This article was originally written by Gabi Ancarola.
It has also been published by Greek Reporter in January 2018
The wind blows all around the year on the Greek island of Mykonos. For this reason, the island has more bushes than trees. In Mykonos, high walls normally surround every yard and patio. And – of course – the island boasts one of the most famous landmarks of Greece… So, if you are wondering about what to visit in Mykonos the Windmills are the most logical answer.
What more iconic postcard from Greece than the magnificent Mykonos’ windmills? However, and first of all, there are traditional windmills on several Greek islands. Many of them were still active and functioning until the early 20th century.
The Anatomy of the Windmill
According to the tradition, windmills on the Greek islands are normally solid buildings, with three floors, shaped in a cylindrical way and made of stone. Some of them also include small windows and a traditional pointed roof, normally made of wood.
Other than that, about twelve wooden fan blades, stand on top of the structure and each of them has a triangular wing of a very sturdy kind of fabric (probably the same cotton used for sails in boats). Following the logic of physics, whenever the wind blows (and the Aegean sees some strong gusts), the windmill will carry the movement to a central axis inside the building itself. This will force the grind stones into a rotational movement.
First of all, the top floor contained the grinding mechanism so as to make the most of the force that the mentioned movement would imply. In contrast, the second floor was the place to store the flour the windmill would produce. Finally, on the ground floor, locals would store raw grain as well as the resulting processed flour.
It was no cheap affair to build a windmill. Builders had to choose the construction site with extreme care. It was important to check factors such as exposure to northern winds and easy of access for peasants, workers, and donkeys. The need for strong winds was a key factor, for that reason windmills are often on hillsides or on the edge of capes, but still always close to the main villages.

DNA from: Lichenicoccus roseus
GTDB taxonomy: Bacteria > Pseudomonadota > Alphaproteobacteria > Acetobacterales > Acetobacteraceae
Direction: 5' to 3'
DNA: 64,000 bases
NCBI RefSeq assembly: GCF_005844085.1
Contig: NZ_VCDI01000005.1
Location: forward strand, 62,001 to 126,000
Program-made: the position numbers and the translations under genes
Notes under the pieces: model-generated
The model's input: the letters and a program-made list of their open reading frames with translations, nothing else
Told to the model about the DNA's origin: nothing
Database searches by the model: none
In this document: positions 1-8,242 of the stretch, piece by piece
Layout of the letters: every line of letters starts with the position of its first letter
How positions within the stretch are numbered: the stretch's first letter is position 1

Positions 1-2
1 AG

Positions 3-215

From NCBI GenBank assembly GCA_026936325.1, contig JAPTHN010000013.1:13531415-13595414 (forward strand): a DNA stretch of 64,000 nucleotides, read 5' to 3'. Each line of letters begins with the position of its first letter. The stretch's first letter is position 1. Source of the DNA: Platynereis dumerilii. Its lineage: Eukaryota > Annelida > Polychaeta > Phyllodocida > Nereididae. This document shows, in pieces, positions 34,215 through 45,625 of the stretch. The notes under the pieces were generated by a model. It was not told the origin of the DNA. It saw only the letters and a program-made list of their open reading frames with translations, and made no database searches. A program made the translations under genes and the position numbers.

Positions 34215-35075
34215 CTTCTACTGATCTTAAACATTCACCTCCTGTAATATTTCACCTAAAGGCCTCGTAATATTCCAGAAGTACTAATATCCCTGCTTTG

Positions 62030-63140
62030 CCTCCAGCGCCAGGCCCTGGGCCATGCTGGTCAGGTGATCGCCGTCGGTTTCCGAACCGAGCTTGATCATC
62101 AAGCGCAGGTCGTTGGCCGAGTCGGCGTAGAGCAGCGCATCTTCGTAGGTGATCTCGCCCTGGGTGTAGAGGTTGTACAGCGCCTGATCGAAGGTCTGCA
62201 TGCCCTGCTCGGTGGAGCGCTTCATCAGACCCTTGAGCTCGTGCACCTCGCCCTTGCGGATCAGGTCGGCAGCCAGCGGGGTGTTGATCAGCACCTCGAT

The northern wind of the Aegean, also known as Meltemi, would help windmills in the process of grinding wheat, barley, and any other cereal that the islands produce. Particularly in Mykonos, the resulting flour was either given back to the farmers for them to bake their bread. But also local bakers used to buy that flour for their own business. Much of that flour, however, was often sold and shipped to other areas of Greece and to other Mediterranean countries as well.
There used to be more than twenty-five windmills on Mykonos, once upon a time. Ten of them were part of Kato Mili, a complex of mills gathering every windmill in the lower area of the island. These mills were located across from the harbor of Alefkandra. A position so strategic that was key to the economy, growth and striving character of the island.
Once upon a Time
Almost every ship sailing around the Cycladic island would make a stop in this harbor, therefore, the flour resulting from those windmills was the main ingredient to bake the famous Greek rusk, paximadia. Paximadi is a type of bread, that due to its double baking process, results in a very dry consistency rusk which locals preserve for months. An ideal source of carbohydrates for sailors who would not reach mainland for months, and sometimes years. In the heights of the island, it was possible to see the windmills known as Pano Mili or windmills from above. Due to its location, their production was mostly for local consumption.
Electricity brought new advances to several islands, therefore this traditional method to produce flour, gradually came to an end. Nevertheless, the windmills stand as a memory of the agricultural past of Mykonos. There are still sixteen old windmills sanding proud on Mykonos’ landscape, some of them, however, have become exclusive lodges and residences.
The most famous windmills are visible near the old town. Every year, thousands of tourists visit them at the sunset hour. Sunsets are the best moment to shoot one of the many iconic Greek images to take back home.
What to do in Mykonos: Visit the Windmills
Unfortunately, travelers can only visit two of the still standing windmills of Mykonos. The first of them is Geronimo’s Mill. This structure was built back in 1700 and represents the most ancient mill on the island. Active until 1960, there have been recent rennovations on the structure while maintaining most of the original machinery for grinding.
Also open to the public Bonis Mill, a windmill that is an integral part of the Agricultural Museum of Mykonos. This mill has been restored in full respect of its original features. Visitors that choose to visit this structure can access every one of the floors. They can also learn about the process of flour making, from grinding the grains to weighing and storing the flour.
Bonis Mill is open daily to the public during summer afternoons (from July until September), from 16:00 to 20:00. To contact the structure dial +30 22890 26246.